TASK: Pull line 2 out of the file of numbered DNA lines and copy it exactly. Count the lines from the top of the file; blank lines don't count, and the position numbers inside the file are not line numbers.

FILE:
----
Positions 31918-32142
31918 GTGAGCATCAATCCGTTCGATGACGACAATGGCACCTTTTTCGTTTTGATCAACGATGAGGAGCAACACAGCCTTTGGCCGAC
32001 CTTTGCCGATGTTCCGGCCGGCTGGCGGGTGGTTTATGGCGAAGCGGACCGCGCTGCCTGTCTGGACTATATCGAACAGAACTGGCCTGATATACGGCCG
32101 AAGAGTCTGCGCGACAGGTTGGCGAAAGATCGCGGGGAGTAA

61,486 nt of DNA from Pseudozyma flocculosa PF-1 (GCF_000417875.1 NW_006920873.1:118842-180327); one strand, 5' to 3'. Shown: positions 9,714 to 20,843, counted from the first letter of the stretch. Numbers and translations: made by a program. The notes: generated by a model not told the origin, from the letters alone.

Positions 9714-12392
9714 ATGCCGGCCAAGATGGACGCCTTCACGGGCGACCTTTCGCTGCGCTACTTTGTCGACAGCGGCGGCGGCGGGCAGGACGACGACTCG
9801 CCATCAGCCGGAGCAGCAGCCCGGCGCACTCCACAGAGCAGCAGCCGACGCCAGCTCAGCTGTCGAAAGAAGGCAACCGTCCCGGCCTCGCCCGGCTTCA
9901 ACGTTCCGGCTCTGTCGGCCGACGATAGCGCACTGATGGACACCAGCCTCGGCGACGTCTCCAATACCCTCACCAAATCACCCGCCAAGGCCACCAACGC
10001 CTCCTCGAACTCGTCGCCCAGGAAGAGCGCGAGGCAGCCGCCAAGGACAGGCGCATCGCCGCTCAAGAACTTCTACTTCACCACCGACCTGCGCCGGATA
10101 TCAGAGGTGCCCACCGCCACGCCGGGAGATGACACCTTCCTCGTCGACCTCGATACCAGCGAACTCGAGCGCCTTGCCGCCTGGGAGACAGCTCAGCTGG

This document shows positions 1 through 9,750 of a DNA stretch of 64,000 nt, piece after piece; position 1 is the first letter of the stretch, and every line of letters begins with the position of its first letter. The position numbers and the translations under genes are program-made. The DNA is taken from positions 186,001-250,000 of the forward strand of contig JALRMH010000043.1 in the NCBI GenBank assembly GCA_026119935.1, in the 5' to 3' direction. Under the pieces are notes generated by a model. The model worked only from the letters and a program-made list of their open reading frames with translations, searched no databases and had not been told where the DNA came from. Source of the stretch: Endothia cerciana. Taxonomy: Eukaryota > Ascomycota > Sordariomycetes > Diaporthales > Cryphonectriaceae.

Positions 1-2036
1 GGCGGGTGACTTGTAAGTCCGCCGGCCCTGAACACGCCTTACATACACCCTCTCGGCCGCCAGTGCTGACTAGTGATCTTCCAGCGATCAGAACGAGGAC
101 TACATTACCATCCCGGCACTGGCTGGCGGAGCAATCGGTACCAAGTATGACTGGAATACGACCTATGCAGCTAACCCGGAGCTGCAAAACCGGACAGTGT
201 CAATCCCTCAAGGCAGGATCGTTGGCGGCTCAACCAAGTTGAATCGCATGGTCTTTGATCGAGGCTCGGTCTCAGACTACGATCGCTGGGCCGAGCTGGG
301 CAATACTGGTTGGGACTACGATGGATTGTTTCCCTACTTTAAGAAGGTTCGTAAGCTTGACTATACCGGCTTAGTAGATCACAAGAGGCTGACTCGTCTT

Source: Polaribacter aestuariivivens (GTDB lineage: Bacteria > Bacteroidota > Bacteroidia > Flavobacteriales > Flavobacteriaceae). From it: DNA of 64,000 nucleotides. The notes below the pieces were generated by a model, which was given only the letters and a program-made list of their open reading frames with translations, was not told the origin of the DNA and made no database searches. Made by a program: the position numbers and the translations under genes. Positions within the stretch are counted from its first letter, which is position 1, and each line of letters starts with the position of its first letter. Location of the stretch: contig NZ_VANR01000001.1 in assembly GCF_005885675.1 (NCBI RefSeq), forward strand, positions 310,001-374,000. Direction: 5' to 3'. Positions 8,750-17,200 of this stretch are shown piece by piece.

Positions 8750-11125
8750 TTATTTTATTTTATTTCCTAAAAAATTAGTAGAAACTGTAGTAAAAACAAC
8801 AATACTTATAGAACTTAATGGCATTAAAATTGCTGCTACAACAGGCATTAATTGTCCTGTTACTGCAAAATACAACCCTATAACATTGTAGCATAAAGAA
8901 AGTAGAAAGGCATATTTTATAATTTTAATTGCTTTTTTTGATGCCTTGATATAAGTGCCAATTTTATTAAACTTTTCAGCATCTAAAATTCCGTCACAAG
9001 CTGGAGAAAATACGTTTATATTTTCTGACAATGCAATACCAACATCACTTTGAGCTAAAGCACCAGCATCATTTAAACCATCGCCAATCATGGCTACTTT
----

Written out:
31918 GTGAGCATCAATCCGTTCGATGACGACAATGGCACCTTTTTCGTTTTGATCAACGATGAGGAGCAACACAGCCTTTGGCCGAC